June 17, 2013

World looks to Bernanke to clarify stimulus plans

By Martin Crutsinger / The Associated Press

(Continued from page 1)

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Federal Reserve Board Chairman Ben Bernanke testifies on Capitol Hill ibefore the Senate Budget Committee in this 2012 photo. The financial world looks to Bernanke to clarify the Fed's timetable on economic stimulus.

AP

Economists say Bernanke will seek to clarify the Fed's message Wednesday. Yet they're unsure what he'll say.

Some think he could spell out the Fed's likely timetable for curtailing its bond purchases. The earliest the Fed is expected to announce a pullback is at its September meeting — and only then if unemployment has declined and the economy is growing faster than its current sluggish annual pace of around 2 percent.

Other analysts think the economy will not have recovered enough by September. They believe the earliest the Fed will reduce its stimulus is at its final meeting of the year in December. Until then, they think Bernanke will seek to reassure investors that the Fed will make sure the economy has strengthened before it acts.

"The Fed has worked very hard to get stock prices and home prices rising to help the economy, and I don't think they want to back away from that in any way," said Mark Zandi, chief economist at Moody's Analytics. "I think Bernanke will deliver a strong message that the Fed is not going to taper until the job market is improving in a consistent way."

Some in this camp say the economy will continue to be held back by a Social Security tax increase that kicked in in January and by federal spending cuts that began taking effect March 1.

"There is nothing in the underlying economy that would suggest the Fed needs to change policy any time soon," said Brian Bethune, an economics professor at Gordon College in Massachusetts. "There is considerably slower growth on the radar screen and absolutely no inflation to worry about."

Indeed, the Fed's preferred gauge of inflation tied to consumer spending rose just 0.7 percent in the 12 months that ended in April— far below the Fed's 2 percent target.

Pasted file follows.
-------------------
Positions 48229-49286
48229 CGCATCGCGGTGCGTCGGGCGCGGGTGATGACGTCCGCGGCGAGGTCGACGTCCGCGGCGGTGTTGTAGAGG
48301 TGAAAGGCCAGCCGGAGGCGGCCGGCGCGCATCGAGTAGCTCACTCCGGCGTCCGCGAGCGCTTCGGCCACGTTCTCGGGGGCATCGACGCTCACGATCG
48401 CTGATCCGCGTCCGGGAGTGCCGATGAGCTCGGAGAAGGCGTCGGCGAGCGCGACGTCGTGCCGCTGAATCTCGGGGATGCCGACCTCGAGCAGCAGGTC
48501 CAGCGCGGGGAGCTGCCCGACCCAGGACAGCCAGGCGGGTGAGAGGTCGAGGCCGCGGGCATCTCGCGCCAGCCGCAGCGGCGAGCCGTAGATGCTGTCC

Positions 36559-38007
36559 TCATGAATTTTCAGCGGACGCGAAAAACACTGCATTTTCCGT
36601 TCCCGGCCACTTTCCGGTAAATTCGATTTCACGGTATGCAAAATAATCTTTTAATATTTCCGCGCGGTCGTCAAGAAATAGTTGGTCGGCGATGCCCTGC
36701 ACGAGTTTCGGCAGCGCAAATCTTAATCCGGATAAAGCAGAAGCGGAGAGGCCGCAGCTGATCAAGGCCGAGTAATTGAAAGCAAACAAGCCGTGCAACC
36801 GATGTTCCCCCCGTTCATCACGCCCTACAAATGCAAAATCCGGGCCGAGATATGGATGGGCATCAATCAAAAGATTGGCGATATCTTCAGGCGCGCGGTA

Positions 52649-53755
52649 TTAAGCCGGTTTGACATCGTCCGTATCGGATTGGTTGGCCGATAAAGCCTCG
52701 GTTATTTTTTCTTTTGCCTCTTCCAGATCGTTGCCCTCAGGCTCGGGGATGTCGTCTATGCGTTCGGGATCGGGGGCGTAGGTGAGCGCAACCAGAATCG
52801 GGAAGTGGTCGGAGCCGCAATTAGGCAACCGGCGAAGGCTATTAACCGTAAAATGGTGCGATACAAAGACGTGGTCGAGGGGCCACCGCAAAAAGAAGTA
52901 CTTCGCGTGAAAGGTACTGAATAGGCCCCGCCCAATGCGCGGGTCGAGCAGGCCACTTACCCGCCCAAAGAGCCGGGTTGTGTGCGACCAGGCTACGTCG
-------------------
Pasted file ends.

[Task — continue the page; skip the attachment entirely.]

Some think Bernanke will want to signal to investors on Wednesday that the Fed is moving toward at least the start of a reduced pace of bond purchases in the second half of the year. Sung Won Sohn, an economics professor at the Martin Smith School of Business at California State University, suggested one possible approach: The Fed could reduce its $85 billion a month in purchases to about $60 billion in September, then to about $35 billion early next year, then stop the purchases altogether by spring.

Even when the Fed stops buying bonds, it's expected to maintain its current holdings, which would continue to exert downward pressure on long-term rates.

Whatever guidance Bernanke offers Wednesday could help steady markets for a key reason: It will reduce uncertainty.

Margie Patel, a portfolio manager at Wells Fargo Capital Management, thinks investors will remain calm even after the Fed slows its stimulus. She noted that the economy has been improving, however gradually.

"There's no sector you can look at that's extremely dependent on the low rates for growth, even housing," she said. "If rates went up modestly, housing is still more affordable than it has been in years."

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